Do you dream of being an entrepreneur? Here are the 5 questions you need to ask yourself first
I've been a part of corporate America since I was 22, keeping my head down and working hard to get the type of experiences that will allow me to climb the corporate ladder towards new successes. And by all measures, I would consider myself successful - I receive a paycheck that helps support my family in a lifestyle that we've become accustomed to and helps me plan for my future, I do work that I find interesting, and I've achieved a level of credibility and trust that allows me to partially create my own job description. In short, I've achieved the holy grail of corporate America, and I consider myself very fortunate to be in this position.
And yet.... in my mid 30s, I felt like there was something missing. You see, I've loved jewelry since I was a young girl, and I took that love to the next level by opening my online jewelry boutique, Bombay Taxi, in 2015. I did this in part because I thought it would be fun, and in part because I wanted to see if I could actually do it - grow a brand and a business that was not just self sustaining, but profitable.
When you're an entrepreneur, it starts to get easy to believe that the only way your business can be successful is if you quit your day job and only work on your venture. And while this may be true once you get to a certain size, what happens if you're like me, and you don't really WANT to quit your job? Is there no hope for you or your business?
Well, over a year into Bombay Taxi, I'm here to tell you that you don't have to quit your day job, at least not until you feel like it might be the right move for you. But if you are pursuing your entrepreneurial dreams as a side hustle, here are a few things you need to keep in mind:
- Your growth trajectory in your business and your job will not be the same: Meaning that it is very difficult if not impossible to have the same growth in your career and your business - there just aren't enough hours in the day to accomplish both, and besides, most people don't have the brain power and stamina to fire on all cylinders for an extended period of time. And that's ok!! There will be times where your business will grow faster or slower depending on the demands of your job and your life, and there is absolutely nothing wrong with that.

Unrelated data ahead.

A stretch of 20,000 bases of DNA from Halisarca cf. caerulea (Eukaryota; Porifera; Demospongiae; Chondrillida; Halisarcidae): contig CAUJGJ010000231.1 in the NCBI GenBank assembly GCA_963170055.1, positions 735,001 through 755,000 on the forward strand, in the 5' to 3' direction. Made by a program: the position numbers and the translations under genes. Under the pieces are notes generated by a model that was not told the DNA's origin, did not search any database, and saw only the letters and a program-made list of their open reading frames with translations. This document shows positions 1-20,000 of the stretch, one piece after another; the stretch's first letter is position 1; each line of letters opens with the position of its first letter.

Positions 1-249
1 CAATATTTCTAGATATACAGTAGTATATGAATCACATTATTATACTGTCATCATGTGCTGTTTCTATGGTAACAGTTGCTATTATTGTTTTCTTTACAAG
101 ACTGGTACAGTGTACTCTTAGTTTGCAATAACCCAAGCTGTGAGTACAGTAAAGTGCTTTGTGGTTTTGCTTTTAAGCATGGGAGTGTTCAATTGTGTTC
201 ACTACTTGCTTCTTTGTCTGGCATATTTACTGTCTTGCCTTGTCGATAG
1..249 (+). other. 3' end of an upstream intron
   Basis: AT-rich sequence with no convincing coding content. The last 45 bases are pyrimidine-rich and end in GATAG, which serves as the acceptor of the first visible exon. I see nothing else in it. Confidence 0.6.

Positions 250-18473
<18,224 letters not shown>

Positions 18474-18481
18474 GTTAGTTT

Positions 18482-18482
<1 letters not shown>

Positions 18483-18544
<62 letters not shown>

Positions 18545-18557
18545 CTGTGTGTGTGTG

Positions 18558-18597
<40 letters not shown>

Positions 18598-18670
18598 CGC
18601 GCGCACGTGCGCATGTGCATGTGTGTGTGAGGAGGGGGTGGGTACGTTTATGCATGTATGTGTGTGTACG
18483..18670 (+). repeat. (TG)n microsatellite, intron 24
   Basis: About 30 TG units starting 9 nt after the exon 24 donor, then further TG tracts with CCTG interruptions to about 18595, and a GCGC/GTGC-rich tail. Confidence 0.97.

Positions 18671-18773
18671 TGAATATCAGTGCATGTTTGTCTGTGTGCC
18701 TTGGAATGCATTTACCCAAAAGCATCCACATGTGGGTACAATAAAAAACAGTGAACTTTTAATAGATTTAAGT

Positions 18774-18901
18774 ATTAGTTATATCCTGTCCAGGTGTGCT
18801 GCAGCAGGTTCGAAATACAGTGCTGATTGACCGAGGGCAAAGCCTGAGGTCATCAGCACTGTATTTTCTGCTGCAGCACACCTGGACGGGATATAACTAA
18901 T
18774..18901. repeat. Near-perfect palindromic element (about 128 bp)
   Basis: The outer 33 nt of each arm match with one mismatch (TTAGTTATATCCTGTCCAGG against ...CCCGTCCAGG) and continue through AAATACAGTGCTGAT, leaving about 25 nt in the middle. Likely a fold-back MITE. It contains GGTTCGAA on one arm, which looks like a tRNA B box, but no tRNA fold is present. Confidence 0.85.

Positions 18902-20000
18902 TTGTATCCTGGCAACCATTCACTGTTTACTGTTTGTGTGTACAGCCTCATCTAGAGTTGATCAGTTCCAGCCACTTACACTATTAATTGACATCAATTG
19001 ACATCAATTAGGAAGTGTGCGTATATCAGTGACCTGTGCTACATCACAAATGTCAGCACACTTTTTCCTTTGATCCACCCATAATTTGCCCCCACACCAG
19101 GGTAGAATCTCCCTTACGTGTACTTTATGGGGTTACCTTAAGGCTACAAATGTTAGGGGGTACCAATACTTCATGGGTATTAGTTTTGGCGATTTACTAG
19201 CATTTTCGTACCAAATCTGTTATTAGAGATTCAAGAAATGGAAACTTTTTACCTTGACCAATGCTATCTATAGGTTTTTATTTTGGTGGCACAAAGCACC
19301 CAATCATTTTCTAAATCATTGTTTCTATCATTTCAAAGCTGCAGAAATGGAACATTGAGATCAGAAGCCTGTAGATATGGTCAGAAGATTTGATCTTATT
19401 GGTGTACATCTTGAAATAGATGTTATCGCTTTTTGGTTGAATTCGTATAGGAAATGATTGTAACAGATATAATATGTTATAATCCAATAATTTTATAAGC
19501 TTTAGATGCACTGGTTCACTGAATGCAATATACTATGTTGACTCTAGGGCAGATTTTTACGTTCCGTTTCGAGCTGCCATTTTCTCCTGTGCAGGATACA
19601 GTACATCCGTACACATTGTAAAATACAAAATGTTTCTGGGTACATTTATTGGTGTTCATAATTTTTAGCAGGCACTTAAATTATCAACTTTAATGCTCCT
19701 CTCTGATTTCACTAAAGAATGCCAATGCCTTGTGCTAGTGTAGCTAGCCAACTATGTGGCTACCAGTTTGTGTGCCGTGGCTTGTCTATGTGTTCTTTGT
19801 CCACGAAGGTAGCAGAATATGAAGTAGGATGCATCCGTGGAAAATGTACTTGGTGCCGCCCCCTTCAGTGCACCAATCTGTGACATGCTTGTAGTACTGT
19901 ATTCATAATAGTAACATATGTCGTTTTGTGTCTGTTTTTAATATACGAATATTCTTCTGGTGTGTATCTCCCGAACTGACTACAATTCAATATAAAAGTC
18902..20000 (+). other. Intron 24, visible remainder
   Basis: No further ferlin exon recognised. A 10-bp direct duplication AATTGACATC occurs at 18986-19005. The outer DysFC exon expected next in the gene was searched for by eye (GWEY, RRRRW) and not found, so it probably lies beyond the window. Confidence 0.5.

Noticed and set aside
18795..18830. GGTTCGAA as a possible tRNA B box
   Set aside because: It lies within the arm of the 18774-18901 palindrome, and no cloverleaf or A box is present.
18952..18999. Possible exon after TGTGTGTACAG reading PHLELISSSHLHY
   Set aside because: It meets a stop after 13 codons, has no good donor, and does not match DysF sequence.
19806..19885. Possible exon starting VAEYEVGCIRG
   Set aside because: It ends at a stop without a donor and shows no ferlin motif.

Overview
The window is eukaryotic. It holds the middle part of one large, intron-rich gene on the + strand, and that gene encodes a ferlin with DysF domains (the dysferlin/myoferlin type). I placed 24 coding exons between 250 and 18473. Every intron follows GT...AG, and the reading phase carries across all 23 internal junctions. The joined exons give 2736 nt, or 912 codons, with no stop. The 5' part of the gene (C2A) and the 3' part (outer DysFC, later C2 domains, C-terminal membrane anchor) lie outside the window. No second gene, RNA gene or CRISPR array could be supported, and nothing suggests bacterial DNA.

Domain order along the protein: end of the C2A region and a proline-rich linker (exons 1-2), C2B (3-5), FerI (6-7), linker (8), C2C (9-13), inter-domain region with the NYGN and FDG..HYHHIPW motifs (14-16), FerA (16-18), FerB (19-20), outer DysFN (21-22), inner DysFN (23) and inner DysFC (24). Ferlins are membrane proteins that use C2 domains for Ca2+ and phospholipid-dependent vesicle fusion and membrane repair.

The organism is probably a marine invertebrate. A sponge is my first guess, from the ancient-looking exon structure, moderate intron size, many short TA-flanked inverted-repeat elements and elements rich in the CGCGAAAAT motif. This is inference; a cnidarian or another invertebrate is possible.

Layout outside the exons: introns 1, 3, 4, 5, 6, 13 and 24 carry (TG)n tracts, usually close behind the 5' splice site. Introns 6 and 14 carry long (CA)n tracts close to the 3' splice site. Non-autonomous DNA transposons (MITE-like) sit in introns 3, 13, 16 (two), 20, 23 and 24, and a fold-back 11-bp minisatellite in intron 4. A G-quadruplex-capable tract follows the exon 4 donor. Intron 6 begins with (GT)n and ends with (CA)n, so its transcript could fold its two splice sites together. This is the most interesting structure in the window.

- Outsource the things you're not good at in your business and your life: Now this is somewhat cashflow dependent, but you need to save time wherever possible, and outsourcing your weaknesses is one way to buy yourself more time. For example, I outsource the cleaning of my house because (a) I suck at it, and (b) by paying someone to come clean my house every two weeks, I save myself at least 8 hours a month. 8 hours is real time - that's a whole day of work! I'm also outsourcing some aspects of my business like taxes and PR - things that are important but that I either don't want to do, or simply are not my strength. Could I figure them out? Sure. But its not worth the time that would go into it when there are other things like inventory and social media that I'm frankly just better at.
- Put yourself first: This is an important tip for entrepreneurs and non-entrepreneurs alike- YOUr family, YOUr business, YOUr career - YOU are a critical part of all them. And without both your physical and mental health, NONE of these can thrive. So put yourself first - rest when you need it, work out to keep yourself physically strong, meditate or do whatever you need to do to keep yourself mentally strong. Sleep. Do things that are fun simply because they are FUN! Or do nothing if that's what you need. Without YOU, none of this happens.
As your business grows, you will inevitably have to make some tough decisions when it comes to the balance between your business and your day job, and I know that at some point I will have to do the same. But the thing is, I'm not letting some undefined point in the future determine what I'm doing NOW. For now, I plan to kick ass at both.
If you're contemplating an entrepreneurial journey, I hope that this post has given you some assurances that you don't need to quit your day job to build a business, if that's not what you want to do. Now go kill it doing that thing you do!!
Disclosure: This post first appeared at SheInTheCLE.com in January 2017. I am a founding partner at She In The CLE, a blogger collective that seeks to amplify and elevate the voices of the women of Northeast Ohio.